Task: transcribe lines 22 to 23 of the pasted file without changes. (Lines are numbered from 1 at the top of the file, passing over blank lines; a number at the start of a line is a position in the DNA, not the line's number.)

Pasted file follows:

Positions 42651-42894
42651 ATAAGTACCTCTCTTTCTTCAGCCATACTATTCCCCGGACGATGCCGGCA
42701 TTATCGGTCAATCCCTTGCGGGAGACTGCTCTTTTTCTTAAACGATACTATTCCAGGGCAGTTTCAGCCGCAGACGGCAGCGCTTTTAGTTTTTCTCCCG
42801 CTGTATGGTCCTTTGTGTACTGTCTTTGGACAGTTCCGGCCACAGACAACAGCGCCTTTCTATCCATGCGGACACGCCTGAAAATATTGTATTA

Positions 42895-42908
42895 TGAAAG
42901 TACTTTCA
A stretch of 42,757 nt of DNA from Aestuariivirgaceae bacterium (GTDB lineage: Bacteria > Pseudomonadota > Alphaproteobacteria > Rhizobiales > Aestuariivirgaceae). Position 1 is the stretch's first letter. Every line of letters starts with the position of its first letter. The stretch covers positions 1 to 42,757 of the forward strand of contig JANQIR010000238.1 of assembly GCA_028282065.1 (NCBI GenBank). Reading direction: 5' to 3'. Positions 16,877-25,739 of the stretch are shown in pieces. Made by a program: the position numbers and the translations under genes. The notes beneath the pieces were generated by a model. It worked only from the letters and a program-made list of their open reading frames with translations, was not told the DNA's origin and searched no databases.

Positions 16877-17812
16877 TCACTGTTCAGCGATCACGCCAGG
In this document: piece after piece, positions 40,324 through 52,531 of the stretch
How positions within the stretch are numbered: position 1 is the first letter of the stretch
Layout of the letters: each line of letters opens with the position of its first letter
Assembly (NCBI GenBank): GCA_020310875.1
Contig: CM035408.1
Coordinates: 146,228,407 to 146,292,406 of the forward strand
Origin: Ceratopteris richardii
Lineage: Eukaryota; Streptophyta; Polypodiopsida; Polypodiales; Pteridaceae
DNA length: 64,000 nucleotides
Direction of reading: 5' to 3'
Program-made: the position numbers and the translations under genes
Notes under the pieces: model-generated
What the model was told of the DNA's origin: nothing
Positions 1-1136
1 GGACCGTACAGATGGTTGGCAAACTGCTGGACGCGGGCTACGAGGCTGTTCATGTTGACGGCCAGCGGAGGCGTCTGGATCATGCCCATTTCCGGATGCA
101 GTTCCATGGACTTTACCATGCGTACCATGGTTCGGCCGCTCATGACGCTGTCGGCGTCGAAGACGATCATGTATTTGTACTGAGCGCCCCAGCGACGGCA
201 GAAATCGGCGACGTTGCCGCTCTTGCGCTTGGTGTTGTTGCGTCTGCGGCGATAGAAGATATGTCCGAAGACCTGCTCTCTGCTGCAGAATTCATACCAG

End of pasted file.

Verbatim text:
Notes under the pieces: model-generated
What the model was told of the DNA's origin: nothing